Great for all parents. I’ve seen many parents reacting badly to tots, children having sensory(or other) meltdowns in retail or other public places where catering to stimuli is part of sales pitch. Whether child has conditions or not, those little people have not developed attention spans, nor do some understand that they are really ‘aggitated’, why, or how to cope. I worked retail. I’m a Mom. Pre-shop ads and on-line first. Limit outings to an hour, and only go where you intend to buy, limiting to 15-20 mins. per store. Use exterior entrances when possible, rather than wading thru mall full of shoppers, stimuli. Go at earliest times, preferably weekdays. Take along another child-free adult who might stand in line, so you can step aside, until it’s your turn. It’s back-to-school shopping time ahead, so now’s the time to avoid the crowd.

  5. Kendall Everett July 19, 2016 at 12:36 am - Reply

    Carrying an emergency kit to defuse a meltdown is a great idea. Like you mentioned, including things such as toys that the child enjoys would be important. It may help to change it around every once in awhile so the child is always surprised by what is offered.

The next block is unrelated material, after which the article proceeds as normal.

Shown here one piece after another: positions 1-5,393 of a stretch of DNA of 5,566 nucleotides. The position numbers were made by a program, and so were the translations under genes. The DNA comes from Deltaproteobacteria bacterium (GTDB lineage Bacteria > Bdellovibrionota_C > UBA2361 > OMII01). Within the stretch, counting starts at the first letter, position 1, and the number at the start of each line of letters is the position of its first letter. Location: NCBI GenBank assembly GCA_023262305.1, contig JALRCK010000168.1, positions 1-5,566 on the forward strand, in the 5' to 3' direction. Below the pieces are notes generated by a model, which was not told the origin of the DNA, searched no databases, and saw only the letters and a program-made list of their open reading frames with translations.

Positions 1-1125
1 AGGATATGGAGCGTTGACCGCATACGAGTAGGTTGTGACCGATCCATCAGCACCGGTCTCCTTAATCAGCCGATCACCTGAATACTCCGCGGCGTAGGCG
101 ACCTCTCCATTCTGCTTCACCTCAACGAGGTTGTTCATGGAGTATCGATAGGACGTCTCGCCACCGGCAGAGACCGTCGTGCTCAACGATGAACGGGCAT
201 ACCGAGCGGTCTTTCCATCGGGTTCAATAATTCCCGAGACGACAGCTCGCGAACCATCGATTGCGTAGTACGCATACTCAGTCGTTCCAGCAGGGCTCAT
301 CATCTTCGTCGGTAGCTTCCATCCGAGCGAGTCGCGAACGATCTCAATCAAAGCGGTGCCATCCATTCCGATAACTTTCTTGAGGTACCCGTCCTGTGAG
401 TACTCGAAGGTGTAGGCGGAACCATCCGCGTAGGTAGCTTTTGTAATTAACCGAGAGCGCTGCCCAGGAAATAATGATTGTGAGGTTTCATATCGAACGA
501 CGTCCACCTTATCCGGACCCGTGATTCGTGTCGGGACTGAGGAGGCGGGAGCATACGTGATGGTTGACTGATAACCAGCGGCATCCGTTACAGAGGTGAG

6. Cynthia Bleyer July 19, 2016 at 4:39 am - Reply

    Wonderful pointers! Thank you AngelSense!

  7. Jennifer July 28, 2016 at 3:55 pm - Reply

    My grandson just turned 4 and has autism. ..I would love to learn all I can to understand autism and to help him…he does have breakdowns that I hate to see…I dont know what to do for him; I need all the info I can get on autism plz..thanks

  8. Mark G August 7, 2016 at 8:37 pm - Reply

    I taught severely emotionally challenged students for over 25 years. One tactic I used very successfully during meltdowns is to approach the student cautiously and slowly,from the front – so he/she has a moment to visually notice that I’m approaching – getting as close to the same head-height as possible. For example, if the student is sitting on the floor, I will hunch over and try to engage his/her eye as I approach (the sense of someone taller approaching usually increases their anxiety.) If it looks a bit funny, so much the better – the child usually responds positively to the humorous gesture, or at least calms down enough to steady their gaze. As I get closer, I begin to whisper forcefully in “I” messages: “I’m glad you’re okay. I’m happy you’re safe. I’m glad you are here with me.” If they haven’t made eye contact yet, they often will when they hear whispering, or feel the air movement from the forceful whispering. This, plus the “I” messages, seem to be the key. The child often becomes quiet in order to hear what I’m saying. Overall, with all these things, I’m trying to communicate that “we’re sharing this difficult moment, and we’ll recover from it together.” However, if the child angrily or stubbornly turns away from my approach, I will back off for about 30 seconds, then start again from scratch.